Some individuals get no breaks in life. What’s more, they sometimes have to die before they receive the recognition they deserve. Take the case of Gabrielle Petit, the Belgian heroine no one had heard of until after she was deceased. Throughout the course of the First World War, she risked her life for Entente, doing everything from passing along German secrets to aiding in a number of underground activities.
Gabrielle Petit’s early life
Gabrielle Alina Eugenia Maria Petit was born on February 20, 1893 in Tournai, Belgium to a very poor family. Her mother died when she was just nine years old, leading to her being sent to an orphanage because her father couldn’t afford to raise her.
Petit had wanted to become a teacher, but given her poverty, it simply was not possible. Upon leaving the orphanage, she worked several jobs – nanny, laundry supervisor, waitress, etc. Estranged from her family, she went from one rented bed space to another, until Marie Collet, a neighbor, took her in. From that point on, everything changed.
In early 1914, Petit fell in love with Maurice Gobert, a career officer in the Belgian Army. He promised her not just a future, but a better life. They became engaged, but, sadly, on July 28, 1914, World War I broke out.
Maurice Gobert becomes injured in the field
Upon the war breaking out, Gabrielle Petit joined the Red Cross, while Maurice Gobert traveled with his regiment to Antwerp. Despite being protected by Belgian, British and French forces, the city became besieged by the Germans on September 28, 1914. By October 10, the Allies had retreated, and the Germans marched deeper into Belgium.
Gobert became injured during the engagement and went into hiding to heal from his wounds. In May 1915, he made his way to Brussels, where Petit hid and cared for him as best she could.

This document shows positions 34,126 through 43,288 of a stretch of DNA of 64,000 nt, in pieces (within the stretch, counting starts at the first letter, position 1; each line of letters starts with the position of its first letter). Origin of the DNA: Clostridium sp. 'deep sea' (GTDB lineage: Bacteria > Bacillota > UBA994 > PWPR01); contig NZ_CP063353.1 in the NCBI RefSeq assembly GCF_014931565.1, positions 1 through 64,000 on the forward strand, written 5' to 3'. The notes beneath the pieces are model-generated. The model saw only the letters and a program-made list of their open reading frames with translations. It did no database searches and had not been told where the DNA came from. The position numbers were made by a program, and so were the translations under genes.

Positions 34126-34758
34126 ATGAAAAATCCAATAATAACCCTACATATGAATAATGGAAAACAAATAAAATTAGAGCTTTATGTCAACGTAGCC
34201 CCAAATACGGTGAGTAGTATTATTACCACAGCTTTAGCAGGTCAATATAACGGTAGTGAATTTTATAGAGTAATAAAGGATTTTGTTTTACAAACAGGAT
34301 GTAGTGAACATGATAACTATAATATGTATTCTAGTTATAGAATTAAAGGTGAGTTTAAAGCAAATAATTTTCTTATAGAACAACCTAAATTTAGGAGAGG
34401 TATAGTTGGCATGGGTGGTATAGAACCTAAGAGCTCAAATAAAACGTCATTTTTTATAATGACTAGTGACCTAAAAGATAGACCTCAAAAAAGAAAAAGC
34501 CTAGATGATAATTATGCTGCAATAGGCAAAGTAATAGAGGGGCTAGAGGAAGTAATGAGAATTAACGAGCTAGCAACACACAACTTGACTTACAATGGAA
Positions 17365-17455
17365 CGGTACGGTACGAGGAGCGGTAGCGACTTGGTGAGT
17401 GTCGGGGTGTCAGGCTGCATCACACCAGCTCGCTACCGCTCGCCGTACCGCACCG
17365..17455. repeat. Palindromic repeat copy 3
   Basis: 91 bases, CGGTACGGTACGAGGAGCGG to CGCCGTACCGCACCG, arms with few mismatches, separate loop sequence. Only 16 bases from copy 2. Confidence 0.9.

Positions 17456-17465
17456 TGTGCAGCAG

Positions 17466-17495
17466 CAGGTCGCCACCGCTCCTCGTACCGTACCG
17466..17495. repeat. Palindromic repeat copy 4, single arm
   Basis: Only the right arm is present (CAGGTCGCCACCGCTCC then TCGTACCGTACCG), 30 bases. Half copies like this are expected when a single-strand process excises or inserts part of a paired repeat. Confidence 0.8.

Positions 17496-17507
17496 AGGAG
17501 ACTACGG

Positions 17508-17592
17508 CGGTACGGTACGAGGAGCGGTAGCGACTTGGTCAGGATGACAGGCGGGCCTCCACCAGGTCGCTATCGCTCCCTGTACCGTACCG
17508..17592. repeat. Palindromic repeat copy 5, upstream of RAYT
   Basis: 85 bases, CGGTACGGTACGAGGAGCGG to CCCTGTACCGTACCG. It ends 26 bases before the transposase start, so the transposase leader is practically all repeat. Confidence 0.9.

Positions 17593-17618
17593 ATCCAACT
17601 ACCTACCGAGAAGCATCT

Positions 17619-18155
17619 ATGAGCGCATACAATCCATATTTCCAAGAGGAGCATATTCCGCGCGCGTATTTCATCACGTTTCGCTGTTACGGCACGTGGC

In order for him to reunite with his regiment, the pair eventually made their way into neutral Netherlands – not an easy task. The Germans had sealed off the border with the Wire of Death, a lethal electric fence to prevent saboteurs from entering Belgium and keep the valuable Belgian workforce from leaving.
Gabrielle Petit spied for the British
Gabrielle Petit passed on information about the German Army to the British, who asked her to return to Belgium and as a spy for them. She was reluctant at first, but was patriotic and hated Germany. After a few weeks of training in London, she made her way back to Belgium, sometime in mid-August 1915.
Petit’s duties were simple: observe the border between the Belgian province of Hainaut and northern France, where the German 6th Army was based. Becoming bolder, she eventually extended her surveillance work to Brussels.
To relay information on troop movements, strength and weapons back to her superiors in the Netherlands, Petit depended on reliable couriers, some of whom worked with the Red Cross. She got so good at it that the British considered her among their most reliable agents in Belgium.
Assisting in underground activities
The Le Patriote was a French newspaper founded in 1884. Fiercely anti-occupation, the Germans wound up banning it. In 1915, the publication changed its name to La Libre Belgique and continued publishing in secret, with Gabrielle Petit distributing it in secret.
Deprived of vital information, the Belgians relied on the Mot du Soldat. It was an underground mail service that connected families with Belgium soldiers. Petit assisted them, and also helped several soldiers escape to the Netherlands.
Gabrielle Petit is betrayed and arrested
In February 1916, Gabrielle Petit was betrayed and arrested with another female agent. Despite interrogation, she refused to break. According to eyewitness accounts, she took every opportunity to tell the Germans just how much she hated them. Petit’s trial began on March 2, 1916 and ended the following day with a death sentence. However, her execution was delayed because of another woman, Edith Louisa Cavell.
Cavell was a British Red Cross nurse who was caught helping Allied servicemen escape German-occupied Belgium. Her execution in October 1915 had caused an international outcry and boosted the number of British men who enlisted. Given this, the German government had qualms about executing Petit. She was offered amnesty if she revealed agents’ names, but consistently refused.
On April 1, 1916, Petit was marched to the Tir National execution field in Schaerbeek. Refusing to take the hand of a soldier who tried to steady her or accept a blindfold, she said, “I do not need your assistance. You are going to see that a young Belgian woman knows how to die.”
At the age of 23, Petit died for her country. However, there was no outcry this time. The Belgians knew nothing about her until May 1919, when the Royal Family held a state funeral for her and officially declared Petit a national heroine. In her hometown of Tournai, a square is named for her, a permanent home for an unwanted half-orphan.